DAYTONA BEACH, Fla. — Brendan Gaughan will slide into the snug cockpit of his brawny midnight-black Chevrolet stock car Sunday and occupy a seat his team owner has coveted since childhood.
And not one RPM too soon, either, for Mark Beard, 68.
The Michigan car owner finally made it to the big time this week, the Daytona 500, with Gaughan at the wheel. Las Vegas’ 41-year-old journeyman driver is ready to swap wits, and maybe metal, against NASCAR’s big boys in the 59th running of the storied speed chase along the 2.5-mile high-banked oval Daytona International Raceway.
The long, difficult road for Beard spanning five decades culminates with a back-of-the-grid row 20 starting position for the No. 75 Chevy. With the Beard Motorsports family holding its collective breath Thursday night, the amiable journeyman racer steered out of potential harm’s way, finishing 19th out of 21 cars in one of the twin 150-mile qualifiers to preserve his initial qualification.
“Listen, I’ve been doing this a long time,’’ said Gaughan, who finished fifth Saturday in the Xfinity PowerShares QQQ 300. “It’s not as if it’s my first (rodeo) and I’m hoping just to hold on. I am hoping to get in that car and race the hell out of it. If you’re talking pie in the sky, why not talk the ultimate pie? This is Daytona. If I can miss the big wreck (starting from the back), then I’m not afraid to put my nose somewhere for you to help out (in the draft). Look, if I finish in the top 25, the (Beards) are going to be ecstatic. This is really cool.’’
The family business of Beard Oil was successful, but the namesake driver could not find the same satisfaction on the track racing against the likes of Dale Earnhardt, Darrell Waltrip and the Allison brothers in the 1980s and ’90s.
Until this week, that is.
“You know, this is one of those things in life that has taken the pressure off me,’’ Beard said. “I have wanted to do this for years. I wanted to be competitive; I didn’t want to struggle. At 12, I set a goal that I wanted to run at Daytona. I worked the rest of my life – 56 years – to finally get here. I didn’t get here as quickly as I would’ve liked, but Brendan’s filling my seat great.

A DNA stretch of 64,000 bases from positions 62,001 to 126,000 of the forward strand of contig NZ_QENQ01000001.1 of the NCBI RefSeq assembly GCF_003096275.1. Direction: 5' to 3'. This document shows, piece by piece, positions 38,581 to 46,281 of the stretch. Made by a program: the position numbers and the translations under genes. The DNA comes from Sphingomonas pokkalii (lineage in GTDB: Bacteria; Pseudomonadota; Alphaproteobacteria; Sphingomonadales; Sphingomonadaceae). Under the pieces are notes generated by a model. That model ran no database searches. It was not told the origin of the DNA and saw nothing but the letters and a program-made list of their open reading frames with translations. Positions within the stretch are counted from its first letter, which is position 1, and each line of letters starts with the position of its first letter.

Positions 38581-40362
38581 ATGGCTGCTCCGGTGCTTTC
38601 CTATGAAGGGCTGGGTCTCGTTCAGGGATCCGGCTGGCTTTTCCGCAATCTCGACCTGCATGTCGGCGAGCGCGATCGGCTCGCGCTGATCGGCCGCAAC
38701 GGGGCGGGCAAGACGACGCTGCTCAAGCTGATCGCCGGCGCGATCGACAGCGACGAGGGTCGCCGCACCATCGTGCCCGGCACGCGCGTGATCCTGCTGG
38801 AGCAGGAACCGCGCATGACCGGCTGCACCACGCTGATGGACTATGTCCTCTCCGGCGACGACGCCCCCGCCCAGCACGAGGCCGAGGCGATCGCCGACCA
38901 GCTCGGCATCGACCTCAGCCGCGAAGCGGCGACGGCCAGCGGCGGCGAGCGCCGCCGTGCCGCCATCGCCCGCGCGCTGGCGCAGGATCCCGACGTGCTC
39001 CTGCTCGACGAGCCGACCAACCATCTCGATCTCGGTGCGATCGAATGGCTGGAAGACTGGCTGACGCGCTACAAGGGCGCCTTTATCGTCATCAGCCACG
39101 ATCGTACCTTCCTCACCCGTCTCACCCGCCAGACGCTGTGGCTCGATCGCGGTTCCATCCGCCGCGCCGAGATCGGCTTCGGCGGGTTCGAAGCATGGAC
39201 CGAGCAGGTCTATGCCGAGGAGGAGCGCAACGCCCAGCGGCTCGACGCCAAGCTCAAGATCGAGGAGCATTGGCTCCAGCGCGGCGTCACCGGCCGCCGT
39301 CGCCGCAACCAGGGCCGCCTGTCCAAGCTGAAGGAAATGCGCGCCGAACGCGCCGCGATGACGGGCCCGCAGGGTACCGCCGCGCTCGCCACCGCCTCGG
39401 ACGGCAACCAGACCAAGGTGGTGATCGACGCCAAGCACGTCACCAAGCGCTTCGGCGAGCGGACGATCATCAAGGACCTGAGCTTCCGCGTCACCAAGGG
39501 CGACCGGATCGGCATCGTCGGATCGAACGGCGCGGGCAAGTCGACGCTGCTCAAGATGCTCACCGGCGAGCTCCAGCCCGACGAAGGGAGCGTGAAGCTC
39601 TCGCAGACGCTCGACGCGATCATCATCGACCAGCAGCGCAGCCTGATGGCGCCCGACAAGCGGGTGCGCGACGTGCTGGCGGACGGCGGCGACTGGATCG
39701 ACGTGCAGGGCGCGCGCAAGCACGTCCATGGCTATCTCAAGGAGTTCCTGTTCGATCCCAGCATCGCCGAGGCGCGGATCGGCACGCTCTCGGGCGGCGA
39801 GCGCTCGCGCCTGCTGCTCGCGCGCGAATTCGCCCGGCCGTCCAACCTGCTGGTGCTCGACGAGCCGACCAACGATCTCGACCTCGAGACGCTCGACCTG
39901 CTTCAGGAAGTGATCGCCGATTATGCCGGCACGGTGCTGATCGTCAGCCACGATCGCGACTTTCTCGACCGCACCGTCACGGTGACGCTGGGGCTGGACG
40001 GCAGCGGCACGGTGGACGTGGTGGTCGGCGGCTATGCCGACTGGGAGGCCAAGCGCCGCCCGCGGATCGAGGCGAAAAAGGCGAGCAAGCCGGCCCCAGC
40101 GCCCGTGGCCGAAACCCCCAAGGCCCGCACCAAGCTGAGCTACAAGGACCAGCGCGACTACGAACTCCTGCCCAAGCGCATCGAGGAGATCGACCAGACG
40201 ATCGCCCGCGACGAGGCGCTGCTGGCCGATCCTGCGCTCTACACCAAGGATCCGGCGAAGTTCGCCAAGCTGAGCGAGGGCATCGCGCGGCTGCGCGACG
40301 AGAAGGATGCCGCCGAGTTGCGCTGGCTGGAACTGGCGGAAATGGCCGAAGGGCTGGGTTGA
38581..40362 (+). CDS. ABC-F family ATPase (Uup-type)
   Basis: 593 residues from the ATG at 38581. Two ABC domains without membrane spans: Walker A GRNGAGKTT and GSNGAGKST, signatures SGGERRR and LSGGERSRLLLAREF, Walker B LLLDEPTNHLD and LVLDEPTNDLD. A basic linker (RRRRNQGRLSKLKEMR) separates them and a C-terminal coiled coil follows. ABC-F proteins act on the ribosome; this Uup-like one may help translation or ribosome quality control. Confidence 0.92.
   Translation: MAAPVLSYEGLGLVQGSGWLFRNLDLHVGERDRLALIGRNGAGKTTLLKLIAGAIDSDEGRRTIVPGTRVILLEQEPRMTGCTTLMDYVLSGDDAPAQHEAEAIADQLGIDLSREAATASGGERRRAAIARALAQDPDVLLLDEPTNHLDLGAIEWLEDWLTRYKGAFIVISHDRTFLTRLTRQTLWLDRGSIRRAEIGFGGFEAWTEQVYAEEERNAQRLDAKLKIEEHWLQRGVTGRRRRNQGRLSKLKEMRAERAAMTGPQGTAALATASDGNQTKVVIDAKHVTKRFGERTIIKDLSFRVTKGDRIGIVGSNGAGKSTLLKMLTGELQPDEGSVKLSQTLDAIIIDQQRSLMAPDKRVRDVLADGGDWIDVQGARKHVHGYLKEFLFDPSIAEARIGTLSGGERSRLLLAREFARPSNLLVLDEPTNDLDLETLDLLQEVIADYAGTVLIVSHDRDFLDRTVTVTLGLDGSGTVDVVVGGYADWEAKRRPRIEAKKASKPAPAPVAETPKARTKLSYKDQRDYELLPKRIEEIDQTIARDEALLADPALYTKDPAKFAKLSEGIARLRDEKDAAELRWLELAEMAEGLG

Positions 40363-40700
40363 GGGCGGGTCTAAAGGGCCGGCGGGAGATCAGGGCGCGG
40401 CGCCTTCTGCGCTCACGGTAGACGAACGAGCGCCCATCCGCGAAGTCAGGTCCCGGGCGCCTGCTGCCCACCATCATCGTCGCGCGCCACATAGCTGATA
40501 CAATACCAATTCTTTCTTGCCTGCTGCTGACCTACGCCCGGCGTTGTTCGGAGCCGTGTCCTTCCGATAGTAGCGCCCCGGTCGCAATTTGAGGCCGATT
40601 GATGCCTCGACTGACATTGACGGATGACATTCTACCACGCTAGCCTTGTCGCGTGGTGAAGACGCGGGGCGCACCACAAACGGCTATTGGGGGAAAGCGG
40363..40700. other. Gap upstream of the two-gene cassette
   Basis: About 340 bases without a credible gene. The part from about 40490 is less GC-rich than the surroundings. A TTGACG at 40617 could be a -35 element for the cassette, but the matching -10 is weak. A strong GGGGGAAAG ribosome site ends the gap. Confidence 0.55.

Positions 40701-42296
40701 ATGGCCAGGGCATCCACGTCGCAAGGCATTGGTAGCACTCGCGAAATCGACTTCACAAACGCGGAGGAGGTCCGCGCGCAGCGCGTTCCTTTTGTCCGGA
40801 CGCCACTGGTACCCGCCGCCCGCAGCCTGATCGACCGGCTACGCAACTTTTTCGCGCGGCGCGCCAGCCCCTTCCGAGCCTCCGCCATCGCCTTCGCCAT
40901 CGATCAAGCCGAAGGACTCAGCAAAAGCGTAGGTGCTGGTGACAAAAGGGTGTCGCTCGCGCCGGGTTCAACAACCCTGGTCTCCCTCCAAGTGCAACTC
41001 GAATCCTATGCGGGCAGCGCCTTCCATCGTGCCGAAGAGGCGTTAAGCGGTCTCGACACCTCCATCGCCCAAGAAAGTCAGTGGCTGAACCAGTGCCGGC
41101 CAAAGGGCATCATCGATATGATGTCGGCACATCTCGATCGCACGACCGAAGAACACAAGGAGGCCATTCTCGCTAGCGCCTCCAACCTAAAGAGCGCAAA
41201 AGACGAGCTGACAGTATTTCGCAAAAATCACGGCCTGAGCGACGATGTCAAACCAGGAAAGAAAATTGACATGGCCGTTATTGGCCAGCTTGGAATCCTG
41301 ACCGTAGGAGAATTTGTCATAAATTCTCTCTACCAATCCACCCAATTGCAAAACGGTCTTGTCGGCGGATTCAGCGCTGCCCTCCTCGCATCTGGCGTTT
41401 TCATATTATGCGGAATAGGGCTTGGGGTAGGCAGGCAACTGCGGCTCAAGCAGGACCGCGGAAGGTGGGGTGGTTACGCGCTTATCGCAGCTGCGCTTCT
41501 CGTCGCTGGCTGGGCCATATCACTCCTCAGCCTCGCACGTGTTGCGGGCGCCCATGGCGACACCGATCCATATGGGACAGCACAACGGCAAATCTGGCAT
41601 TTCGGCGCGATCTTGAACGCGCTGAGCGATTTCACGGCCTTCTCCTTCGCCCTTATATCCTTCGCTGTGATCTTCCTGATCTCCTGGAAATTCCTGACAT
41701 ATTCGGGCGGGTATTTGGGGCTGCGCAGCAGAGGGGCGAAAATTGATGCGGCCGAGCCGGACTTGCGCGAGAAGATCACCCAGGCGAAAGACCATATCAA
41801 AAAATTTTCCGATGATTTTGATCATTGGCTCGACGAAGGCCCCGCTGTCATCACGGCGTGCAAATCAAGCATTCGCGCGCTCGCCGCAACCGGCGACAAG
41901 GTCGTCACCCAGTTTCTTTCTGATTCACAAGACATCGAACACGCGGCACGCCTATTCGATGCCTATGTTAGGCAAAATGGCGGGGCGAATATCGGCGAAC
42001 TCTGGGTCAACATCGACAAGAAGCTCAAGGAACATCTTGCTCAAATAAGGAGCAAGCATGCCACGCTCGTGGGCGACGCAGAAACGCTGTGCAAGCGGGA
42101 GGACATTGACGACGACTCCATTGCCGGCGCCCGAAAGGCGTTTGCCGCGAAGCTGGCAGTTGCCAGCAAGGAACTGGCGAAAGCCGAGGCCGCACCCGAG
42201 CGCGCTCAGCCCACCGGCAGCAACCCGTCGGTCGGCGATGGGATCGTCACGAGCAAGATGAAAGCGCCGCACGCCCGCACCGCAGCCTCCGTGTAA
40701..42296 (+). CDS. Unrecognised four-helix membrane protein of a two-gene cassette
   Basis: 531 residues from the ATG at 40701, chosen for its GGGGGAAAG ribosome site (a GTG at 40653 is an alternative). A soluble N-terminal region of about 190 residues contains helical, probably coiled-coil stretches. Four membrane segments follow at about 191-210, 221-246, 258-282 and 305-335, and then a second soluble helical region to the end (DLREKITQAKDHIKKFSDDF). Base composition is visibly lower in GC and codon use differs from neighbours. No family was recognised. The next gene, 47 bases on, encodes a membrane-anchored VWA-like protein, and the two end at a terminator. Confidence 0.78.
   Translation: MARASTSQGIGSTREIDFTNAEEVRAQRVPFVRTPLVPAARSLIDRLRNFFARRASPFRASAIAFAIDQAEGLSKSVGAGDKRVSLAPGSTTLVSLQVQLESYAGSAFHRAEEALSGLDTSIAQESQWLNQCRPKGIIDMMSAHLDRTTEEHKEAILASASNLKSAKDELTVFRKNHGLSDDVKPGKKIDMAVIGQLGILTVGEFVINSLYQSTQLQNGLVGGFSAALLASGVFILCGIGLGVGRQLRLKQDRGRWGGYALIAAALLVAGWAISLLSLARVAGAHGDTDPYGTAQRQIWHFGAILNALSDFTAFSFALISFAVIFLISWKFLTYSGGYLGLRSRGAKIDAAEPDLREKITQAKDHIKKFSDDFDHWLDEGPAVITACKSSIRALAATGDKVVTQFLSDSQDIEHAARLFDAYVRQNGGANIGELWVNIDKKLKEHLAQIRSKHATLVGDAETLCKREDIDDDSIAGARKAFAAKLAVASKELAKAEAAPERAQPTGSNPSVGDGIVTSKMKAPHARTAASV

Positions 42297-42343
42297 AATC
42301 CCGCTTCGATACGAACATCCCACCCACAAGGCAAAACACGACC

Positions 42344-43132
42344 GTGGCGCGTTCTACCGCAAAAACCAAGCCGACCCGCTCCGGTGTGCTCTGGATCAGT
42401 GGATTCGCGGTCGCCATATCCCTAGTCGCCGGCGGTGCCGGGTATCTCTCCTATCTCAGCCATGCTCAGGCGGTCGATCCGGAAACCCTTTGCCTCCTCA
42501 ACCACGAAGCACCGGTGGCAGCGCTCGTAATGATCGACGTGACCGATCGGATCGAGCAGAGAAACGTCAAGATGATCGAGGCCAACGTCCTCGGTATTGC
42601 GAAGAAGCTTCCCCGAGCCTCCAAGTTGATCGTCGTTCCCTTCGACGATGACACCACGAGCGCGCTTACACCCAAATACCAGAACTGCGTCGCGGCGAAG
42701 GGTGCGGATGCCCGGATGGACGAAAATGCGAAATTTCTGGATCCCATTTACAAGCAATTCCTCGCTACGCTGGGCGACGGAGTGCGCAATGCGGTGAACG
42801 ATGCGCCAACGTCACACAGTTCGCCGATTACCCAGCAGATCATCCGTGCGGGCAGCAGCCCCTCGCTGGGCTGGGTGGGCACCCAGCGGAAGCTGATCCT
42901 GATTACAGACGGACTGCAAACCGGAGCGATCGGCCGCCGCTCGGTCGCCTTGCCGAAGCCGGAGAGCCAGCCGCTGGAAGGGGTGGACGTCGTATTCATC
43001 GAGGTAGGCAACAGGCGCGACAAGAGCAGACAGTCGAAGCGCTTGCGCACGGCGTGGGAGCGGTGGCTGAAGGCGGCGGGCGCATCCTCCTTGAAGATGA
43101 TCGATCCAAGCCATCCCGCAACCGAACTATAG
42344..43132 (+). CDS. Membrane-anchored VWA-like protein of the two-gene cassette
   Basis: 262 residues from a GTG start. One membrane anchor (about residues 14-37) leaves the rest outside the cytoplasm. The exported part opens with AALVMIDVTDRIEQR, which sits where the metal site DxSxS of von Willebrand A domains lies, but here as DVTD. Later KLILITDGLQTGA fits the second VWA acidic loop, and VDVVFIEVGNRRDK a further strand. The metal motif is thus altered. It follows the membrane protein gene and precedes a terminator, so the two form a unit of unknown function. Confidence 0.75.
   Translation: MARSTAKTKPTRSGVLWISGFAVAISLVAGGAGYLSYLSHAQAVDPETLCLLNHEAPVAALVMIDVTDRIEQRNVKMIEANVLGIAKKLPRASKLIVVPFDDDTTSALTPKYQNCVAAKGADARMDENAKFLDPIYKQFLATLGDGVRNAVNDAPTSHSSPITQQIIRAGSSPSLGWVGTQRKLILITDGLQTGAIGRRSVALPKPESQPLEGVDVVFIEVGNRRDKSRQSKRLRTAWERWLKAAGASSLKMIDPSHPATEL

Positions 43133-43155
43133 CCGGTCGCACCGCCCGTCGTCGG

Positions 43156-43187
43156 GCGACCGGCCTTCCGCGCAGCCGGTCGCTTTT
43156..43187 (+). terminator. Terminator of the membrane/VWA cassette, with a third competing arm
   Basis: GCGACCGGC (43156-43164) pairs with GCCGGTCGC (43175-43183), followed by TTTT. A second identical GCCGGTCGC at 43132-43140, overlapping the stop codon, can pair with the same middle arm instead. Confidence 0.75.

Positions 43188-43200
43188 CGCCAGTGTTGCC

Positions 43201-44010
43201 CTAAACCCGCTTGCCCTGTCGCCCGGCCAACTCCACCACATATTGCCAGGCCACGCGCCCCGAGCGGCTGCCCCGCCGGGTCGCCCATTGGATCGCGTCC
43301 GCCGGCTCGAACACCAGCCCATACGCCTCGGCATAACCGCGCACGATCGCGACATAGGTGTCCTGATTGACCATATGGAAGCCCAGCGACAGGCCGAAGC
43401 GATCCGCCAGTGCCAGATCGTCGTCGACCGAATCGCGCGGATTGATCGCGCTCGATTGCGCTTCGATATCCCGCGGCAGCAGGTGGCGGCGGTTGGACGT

“This has probably been the best week of my life in racing.’’
In December, Beard formed the low-budget, noncharter team, but driver, crew and car have melded quickly. Beard leased a bat-out-of-hell Earnhardt-Childress Racing motor to go with a Richard Childress Racing chassis. The 3,225-pound Chevy stock car came off the hauler ready to roar, needing no significant engine tinkering.
With the grid finalized, owner and driver huddled up with one thought: What is our race-day strategy?
“Brendan was nice about it,’’ Beard said. “He asked me, ‘How would you like to run the 500?’ I told him, ‘It’s totally up to you, Brendan. But I didn’t come here for a (leisurely) ride.’ I told him I had no problem if he competed (hard). I am prepared for the worst (starting in the last row). But if the car can run in the middle, or go to the front, that is where I want to be.
“Brendan is just a great inspiration; he has a great personality. Our crew members are smiling all the time. That is something that normally doesn’t happen. It’s the perfect storm.’’
One that has brewed for decades.
Beard’s father owned a Lincoln-Mercury dealership in Mount Pleasant, Michigan. By age 8, his son was racing go-karts. At 12, the son went with his dad on a business trip to Daytona Beach. His boy did not attend the race, but it did not matter. The little fellow was bitten and smitten by the racing bug when he heard his first Daytona 500 radio broadcast.
When Beard was 16, his father set up a one-on-one meeting for his son with the chief of Ford Motor Company’s racing division. But before the boy could go drag racing, dad sold the dealership. No sponsorship, no racing.
By the mid-70s, Beard was driving short-track races in the Automobile Racing Club of America series that serves as a stock-car racing proving ground at superspeedways, road courses and dirt tracks. It was a tried-and-true method of gaining experience to compete at tracks such as Daytona, which remained Beard’s goal. He got a break when a Michigan-based race shop built him a Camaro to compete at a United States Auto Club race at Michigan International Raceway. USAC banned the car.
Frustrated but undaunted, Beard got to know Gordon Johncock, a fellow Michigander and two-time Indy 500 winner. Through that relationship, Beard met former Indianapolis 500 winner Bobby Unser at a party. Unser advised the struggling and inquisitive young driver, “If there’s a will, there’s a way.’’
And there was. Thirty-five years ago this month, Beard finally witnessed the green flag drop at Daytona while sitting in a racecar. Starting 26th and driving a Beard Oil Pontiac Ventura, Beard finished 18th in a Late Model Sportsman series 300-miler. Earnhardt won the race.
Beard later competed in the Busch Grand National Series but, without sponsorship, he was doomed. He pulled down the curtain on his one-man show. His last race was in 1995 at Michigan. He was 47.
“I had gone as far as I could go,’’ he said.
If Gaughan can drive swiftly, deftly negotiate traffic and maneuver the No. 75 from potential track mayhem, who knows how far they can go Sunday?
“This is the last true underdog story,’’ Gaughan said. “Mark’s story is real. He always wanted to be in the ‘Big Show.’ It finally came true for the man.’’
Contact Jon Mark Saraceno at firstname.lastname@example.org. Follow @jonnysaraceno on Twitter.